David Ayer, Talented Cast Power Dynamic "Fury"
Brad Pitt is ideally suited to the lead role, allowing a union between movie star mystique and the hardened enigma that is U.S. Army sergeant Don “Wardaddy” Collier. It’s April 1945. The Sherman tank under Wardaddy’s command – nicknamed Fury – and its five-man crew are deep in the heart of Nazi Germany. Having lost his gunner, Wardaddy is saddled with Norman Ellison (Logan Lerman, “The Perks Of Being A Wallflower”), a newly enlisted, baby-faced typist who knows next to nothing about the social customs of war and even less about violence.
Filling out Wardaddy’s predictably ragtag team of soldiers are Boyd Swan (Shia LaBeouf, “Transformers”), Grady Travis (Jon Bernthal, “The Wolf Of Wall Street”), and Trini Garcia (Michael Pena, “End Of Watch”). A handful of films this year alone have foundered in their pursuit of believable family dysfunction. “Fury” finds a natural, thick brotherly angst that’s not even the crux of its narrative, one that provides its cast a fog of built-in drama in which to emote. Surprisingly, LaBeouf is the most effective of the bunch, imbuing the preacher-esque Swan with a deft blend of hope and fear, the latter propagated by his less than high-minded tank-mates.
Garcia and Travis are feral by comparison, the latter all deep-seated Alabama angst but never less than human even in his ugliest moments. Ayer excels in finding the gray tucked beneath the black and white backdrop that was World War II, discovering the inner animal in the war’s heroes and the humanity in its villains. Wardaddy is the conduit between the two, finding wisdom and compassion in everyone but himself. But while Pitt is the ostensible lead, Lerman is our eyes and ears, raising a role that begins in formula to something much, much more.
“Fury” inexplicably grinds to a halt in its second act under the incorrect assumption that its characters need a further dose of human drama. When Wardaddy and company commandeer a small German town, the sergeant sets Norman up with a local girl, doing everything but consummating their relationship. This leads to more intra-group conflict amongst the crew, with the film getting exceedingly talky for nearly a full half hour. The passage’s problem isn’t in its lack of action or even its forced romance, but that it’s overlong and inessential to the narrative. The breathlessness of the rest of the picture is sacrificed for a detour to nowhere, and the work is lesser for it.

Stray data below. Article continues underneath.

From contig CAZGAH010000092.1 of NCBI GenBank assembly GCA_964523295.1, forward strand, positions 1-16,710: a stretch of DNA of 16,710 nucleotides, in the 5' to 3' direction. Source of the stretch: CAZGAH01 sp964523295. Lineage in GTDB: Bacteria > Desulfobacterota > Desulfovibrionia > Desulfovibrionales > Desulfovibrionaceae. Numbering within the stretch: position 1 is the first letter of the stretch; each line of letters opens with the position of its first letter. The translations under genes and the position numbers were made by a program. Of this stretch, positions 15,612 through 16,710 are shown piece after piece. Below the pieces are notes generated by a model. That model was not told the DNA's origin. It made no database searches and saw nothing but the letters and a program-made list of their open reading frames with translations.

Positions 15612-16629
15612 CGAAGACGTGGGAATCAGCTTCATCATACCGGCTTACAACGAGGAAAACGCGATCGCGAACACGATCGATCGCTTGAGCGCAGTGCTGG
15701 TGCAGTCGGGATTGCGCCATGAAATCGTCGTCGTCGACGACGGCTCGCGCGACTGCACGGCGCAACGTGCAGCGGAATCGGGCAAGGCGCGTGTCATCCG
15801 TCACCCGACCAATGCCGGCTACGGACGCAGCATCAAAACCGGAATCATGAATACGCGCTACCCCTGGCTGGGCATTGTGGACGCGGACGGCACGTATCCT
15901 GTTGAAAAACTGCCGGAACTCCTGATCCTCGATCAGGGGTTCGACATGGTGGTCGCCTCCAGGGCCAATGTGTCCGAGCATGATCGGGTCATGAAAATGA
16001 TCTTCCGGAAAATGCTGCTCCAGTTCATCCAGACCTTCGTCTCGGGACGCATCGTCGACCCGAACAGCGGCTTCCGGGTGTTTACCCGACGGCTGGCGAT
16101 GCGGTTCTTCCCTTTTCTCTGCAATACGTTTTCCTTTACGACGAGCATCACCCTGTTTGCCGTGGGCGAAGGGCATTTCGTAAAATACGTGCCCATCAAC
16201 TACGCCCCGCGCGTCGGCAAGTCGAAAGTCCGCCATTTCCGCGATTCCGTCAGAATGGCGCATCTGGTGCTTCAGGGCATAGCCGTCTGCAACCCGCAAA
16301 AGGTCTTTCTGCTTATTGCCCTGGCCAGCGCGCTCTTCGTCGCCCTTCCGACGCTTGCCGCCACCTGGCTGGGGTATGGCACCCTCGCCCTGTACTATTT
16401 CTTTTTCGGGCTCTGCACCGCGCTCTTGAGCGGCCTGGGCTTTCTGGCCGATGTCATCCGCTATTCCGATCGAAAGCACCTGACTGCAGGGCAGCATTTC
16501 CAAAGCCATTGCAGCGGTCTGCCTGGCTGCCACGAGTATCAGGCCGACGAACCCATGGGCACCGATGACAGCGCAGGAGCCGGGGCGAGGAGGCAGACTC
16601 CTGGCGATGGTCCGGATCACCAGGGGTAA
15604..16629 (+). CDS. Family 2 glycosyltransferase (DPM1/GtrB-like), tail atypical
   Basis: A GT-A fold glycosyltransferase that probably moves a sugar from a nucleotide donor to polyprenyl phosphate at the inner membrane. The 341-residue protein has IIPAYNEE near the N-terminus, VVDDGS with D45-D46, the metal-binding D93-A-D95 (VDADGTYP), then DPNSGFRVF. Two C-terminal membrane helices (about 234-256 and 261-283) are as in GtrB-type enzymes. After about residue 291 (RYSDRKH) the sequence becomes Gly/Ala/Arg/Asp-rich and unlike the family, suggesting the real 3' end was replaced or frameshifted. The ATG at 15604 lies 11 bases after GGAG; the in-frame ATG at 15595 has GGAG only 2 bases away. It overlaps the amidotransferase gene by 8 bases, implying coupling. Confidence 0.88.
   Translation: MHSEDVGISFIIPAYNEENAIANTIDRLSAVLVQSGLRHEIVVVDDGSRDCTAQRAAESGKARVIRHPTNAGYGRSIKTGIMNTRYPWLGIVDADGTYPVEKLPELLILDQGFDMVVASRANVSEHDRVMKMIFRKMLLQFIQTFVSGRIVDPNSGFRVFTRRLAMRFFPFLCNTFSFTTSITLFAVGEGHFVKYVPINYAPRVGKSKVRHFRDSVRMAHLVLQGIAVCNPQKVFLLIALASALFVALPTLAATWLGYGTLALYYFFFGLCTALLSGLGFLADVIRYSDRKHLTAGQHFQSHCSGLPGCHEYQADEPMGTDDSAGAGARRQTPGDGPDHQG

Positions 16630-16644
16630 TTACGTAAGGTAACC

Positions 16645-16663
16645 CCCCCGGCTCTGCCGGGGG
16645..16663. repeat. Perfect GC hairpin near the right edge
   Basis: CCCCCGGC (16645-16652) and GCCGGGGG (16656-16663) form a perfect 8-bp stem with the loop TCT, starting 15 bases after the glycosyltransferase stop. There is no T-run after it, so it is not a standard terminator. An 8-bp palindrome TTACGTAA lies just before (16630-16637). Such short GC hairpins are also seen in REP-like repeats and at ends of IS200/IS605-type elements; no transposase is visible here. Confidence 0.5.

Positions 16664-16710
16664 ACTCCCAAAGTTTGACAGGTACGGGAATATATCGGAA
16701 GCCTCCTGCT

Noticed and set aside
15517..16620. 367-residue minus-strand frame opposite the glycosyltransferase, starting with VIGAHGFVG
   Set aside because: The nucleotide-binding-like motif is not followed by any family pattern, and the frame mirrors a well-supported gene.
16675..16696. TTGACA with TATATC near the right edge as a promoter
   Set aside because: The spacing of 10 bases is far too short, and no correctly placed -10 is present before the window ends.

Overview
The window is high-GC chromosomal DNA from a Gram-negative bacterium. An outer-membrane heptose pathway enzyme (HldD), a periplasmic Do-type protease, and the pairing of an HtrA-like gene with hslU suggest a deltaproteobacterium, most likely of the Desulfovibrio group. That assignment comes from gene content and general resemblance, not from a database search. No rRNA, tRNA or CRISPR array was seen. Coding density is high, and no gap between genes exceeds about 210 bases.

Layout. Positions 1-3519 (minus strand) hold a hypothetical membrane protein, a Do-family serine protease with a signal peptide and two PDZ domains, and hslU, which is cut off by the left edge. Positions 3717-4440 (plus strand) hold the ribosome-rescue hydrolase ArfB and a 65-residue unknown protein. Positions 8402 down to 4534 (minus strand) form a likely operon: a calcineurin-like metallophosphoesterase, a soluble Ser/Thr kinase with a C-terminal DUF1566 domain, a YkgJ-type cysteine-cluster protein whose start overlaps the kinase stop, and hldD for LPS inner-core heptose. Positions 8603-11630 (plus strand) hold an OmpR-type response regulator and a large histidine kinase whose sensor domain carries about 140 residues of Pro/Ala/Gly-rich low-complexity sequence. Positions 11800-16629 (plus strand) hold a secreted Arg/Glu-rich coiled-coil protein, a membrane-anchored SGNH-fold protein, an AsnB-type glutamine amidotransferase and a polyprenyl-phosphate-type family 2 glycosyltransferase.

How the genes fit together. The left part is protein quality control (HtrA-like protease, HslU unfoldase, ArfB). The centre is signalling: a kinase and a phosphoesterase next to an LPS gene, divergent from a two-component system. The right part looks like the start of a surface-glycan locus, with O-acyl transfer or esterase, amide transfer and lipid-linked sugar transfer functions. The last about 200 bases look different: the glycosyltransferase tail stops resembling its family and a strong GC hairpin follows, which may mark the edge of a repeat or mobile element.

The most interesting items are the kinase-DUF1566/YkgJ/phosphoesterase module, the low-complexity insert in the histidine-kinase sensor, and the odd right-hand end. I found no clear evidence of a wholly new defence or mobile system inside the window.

Blessedly, Ayer’s finale corrects course in a major way, stirring up smoke and suspense in spades, giving all five of his characters a fitting send-off. They wane like the war they’re staging, all at once emboldened but stretched thin, incensed but defeated, as cruelly divided as the world they’re fighting to save. They can do nothing but wait for the inevitable anti-climax of war – years of gunfire that are sure to end in prolonged silence. The atmosphere of Ayer’s third act is poetic in ways that few films are, scored by a chorale that sounds as if they’re harmonizing with the end of the world. They might as well be.
Apart from some clumsy sequences, “Fury” reliably rolls forward like the machine it’s named after, mangling everything in its path – the nerves of moviegoers, especially. It’s a beautifully brutal work that pulls zero punches, gives zero damns, and willfully mucks around in the muddy moral waters that comprise war, far removed from flag-waving but maintaining serious pride in its deeply flawed leads. It’s not quite a masterwork, but it’s as grimy, as flushed, and as compelling as its subjects – and what better way to pay tribute to a mud-caked team of foul-mouthed Nazi-killers?
Rating: ★★★★ out of ★★★★★ (Very Good)
Release Date: October 17, 2014
Studio: Columbia Pictures (Sony)
Director: David Ayer
Screenwriter: David Ayer
Starring: Brad Pitt, Shia LaBeouf, Logan Lerman, Michael Pena, Jon Bernthal, Jason Isaacs
MPAA Rating: R (for strong sequences of war violence, some grisly images, and language throughout)